I’ve been wanting to contribute to an open source project for quite a while now, but haven’t gotten around to it until recently. Over the past year or so, I’ve been perusing open source projects that I use and seeing how each community works. I concentrated mostly on projects that I use extensively, among them, Rockbox, Django , SparkleShare and Mozilla (Firefox).
Rockbox is a great replacement for the firmware on my MP3 player. I prefer the interface and it provides a lot more features. I even write firmware in my dayjob, so Rockbox was originally the first project I wanted to contribute to. A lot of Rockbox development discussion take place on their development mailing list which I started subscribing to. That’s when I decided it was not for me. A lot of chippiness and arguing occur there and I wanted to avoid that. I know open source project development is sort of known for harsh abrupt discussions, but I knew more developer-friendly communities exist and wanted to find one of these to contribute to first. Why take abuse when it’s something I want to do for fun?
Django has great documentation, and that’s also the case with regards to contributing to it. They have an “easy pickings” list of easy first bugs that newbie developers can tackle. I hope to contribute to Django some day because I think it is a very useful project, but some things I came across with SparkleShare and Mozilla made it easier to start contributing to them instead.
SparkleShare is an open source version of Dropbox. Its Windows client is still very much in its infancy, but it works well enough for me. I came across a problem in trying to use it with some non-default settings though, and was able to fix it myself as I described here. My fix was accepted into the main project. The reason I was able to so easily contribute right away is because they are hosted on GitHub. GitHub makes it extremely easy to contribute to a project. I just forked the repository, made my fix, and had them pull my changes. I’ve since went on to make minor enhancements to their web client, SparkleShare-Dashboard, as well.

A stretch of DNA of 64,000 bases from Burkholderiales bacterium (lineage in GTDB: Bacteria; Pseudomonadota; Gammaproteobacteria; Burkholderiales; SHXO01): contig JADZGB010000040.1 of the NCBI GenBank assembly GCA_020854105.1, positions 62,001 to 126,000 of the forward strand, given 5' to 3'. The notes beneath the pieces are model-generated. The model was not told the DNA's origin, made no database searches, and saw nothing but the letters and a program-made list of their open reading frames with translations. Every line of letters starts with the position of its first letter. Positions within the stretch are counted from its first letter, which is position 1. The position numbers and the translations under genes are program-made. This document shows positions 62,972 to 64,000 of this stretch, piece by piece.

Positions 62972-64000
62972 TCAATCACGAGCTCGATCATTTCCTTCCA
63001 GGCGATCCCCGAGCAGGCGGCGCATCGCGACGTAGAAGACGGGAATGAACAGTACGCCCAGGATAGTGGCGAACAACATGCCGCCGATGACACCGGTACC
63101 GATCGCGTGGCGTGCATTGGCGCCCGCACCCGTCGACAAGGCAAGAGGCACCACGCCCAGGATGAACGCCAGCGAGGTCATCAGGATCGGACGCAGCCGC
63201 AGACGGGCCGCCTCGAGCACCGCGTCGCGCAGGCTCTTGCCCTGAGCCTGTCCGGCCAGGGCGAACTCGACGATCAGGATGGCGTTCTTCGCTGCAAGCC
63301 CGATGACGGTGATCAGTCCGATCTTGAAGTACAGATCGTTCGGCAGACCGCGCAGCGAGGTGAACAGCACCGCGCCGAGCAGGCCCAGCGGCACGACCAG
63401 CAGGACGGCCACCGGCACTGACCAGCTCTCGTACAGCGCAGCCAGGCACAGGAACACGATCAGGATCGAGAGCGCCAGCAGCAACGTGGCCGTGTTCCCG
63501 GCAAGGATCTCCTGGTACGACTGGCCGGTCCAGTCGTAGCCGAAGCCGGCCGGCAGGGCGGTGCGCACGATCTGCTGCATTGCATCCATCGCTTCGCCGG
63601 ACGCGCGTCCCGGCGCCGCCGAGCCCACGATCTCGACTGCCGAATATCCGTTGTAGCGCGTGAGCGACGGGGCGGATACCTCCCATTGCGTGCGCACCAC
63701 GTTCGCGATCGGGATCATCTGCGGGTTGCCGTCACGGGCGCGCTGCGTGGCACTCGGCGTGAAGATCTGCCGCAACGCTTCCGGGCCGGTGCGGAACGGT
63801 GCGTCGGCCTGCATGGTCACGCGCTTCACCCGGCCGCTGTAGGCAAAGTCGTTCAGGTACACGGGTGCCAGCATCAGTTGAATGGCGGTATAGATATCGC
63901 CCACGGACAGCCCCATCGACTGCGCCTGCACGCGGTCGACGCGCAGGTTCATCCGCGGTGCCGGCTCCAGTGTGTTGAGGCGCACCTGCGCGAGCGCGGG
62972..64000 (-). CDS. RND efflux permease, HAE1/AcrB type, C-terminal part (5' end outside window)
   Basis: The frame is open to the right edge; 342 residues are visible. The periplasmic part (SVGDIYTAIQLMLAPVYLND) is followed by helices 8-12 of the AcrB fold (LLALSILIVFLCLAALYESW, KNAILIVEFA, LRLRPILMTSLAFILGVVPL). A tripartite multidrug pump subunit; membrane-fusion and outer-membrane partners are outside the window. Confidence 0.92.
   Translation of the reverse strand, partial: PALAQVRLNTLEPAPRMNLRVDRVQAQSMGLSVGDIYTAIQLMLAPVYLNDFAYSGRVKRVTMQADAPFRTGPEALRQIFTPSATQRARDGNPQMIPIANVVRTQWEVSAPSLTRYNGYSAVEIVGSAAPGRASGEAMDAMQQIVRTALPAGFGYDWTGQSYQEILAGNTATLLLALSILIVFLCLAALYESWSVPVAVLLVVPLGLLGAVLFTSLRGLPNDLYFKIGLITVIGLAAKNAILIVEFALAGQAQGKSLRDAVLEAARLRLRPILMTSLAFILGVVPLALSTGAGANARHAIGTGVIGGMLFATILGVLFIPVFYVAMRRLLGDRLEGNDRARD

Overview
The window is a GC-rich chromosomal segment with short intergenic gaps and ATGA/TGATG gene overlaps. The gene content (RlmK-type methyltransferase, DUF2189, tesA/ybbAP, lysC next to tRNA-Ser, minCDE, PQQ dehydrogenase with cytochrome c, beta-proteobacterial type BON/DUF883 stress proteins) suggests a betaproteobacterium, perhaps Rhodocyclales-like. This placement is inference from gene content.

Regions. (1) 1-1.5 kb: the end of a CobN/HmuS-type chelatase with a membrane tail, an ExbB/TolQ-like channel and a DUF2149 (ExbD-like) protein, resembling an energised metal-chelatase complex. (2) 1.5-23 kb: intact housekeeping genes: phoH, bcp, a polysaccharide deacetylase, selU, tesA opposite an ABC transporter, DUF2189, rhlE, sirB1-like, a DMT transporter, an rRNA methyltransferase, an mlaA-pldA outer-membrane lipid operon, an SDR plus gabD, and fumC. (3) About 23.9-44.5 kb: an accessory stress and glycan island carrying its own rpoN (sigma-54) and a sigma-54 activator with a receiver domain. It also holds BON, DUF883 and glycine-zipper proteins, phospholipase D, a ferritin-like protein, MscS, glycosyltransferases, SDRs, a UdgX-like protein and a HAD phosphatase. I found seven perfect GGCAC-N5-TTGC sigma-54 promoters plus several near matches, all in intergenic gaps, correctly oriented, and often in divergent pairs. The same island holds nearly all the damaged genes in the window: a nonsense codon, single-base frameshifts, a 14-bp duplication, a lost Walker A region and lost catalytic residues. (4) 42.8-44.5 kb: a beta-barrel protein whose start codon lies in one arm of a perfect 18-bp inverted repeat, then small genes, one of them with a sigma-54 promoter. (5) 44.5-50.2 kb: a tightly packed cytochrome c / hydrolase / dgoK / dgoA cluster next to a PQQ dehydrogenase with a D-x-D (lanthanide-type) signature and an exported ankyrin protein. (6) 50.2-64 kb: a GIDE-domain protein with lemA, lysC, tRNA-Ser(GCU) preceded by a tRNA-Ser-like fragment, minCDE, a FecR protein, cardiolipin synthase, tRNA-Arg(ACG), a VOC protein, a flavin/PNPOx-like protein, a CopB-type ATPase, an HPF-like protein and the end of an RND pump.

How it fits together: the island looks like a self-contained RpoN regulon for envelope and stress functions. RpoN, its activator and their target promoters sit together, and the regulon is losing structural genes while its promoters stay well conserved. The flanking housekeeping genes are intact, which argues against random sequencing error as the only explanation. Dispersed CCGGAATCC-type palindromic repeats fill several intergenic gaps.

Though I successfully found an open source project to contribute to, for reasons of my own, I wanted to work on a more well-known and challenging project. And everyone knows Mozilla Firefox. Like Django, Mozilla has great intro documentation as well for anyone who wants to contribute. To start with, I downloaded the Firefox source code and compiled it by following their clear instructions here. Then, I looked for a bug that sounded simple enough for a newbie to start with. Mozilla also has a good-first-bug list similar to Django’s easy pickings list. Nothing caught my fancy there though. So I started browsing through new bugs recently entered and found one that sounded simple enough for a first-timer. I’ve been working on it on and off since, whenever I have some free time. The majority of the effort has been figuring out the best way to debug the code, how to configure the debug logging and where the log statements appear. Mozilla has excellent (though some out-dated) documentation on this and their developer IRC channel has been a big help. I’m 95% of the way to a patch that I will then submit and test (a whole other learning experience).
I’ve had a good time contributing to these two open source projects so far and plan to continue as time allows. I look forward to being able to (soon) say code I wrote is in Firefox.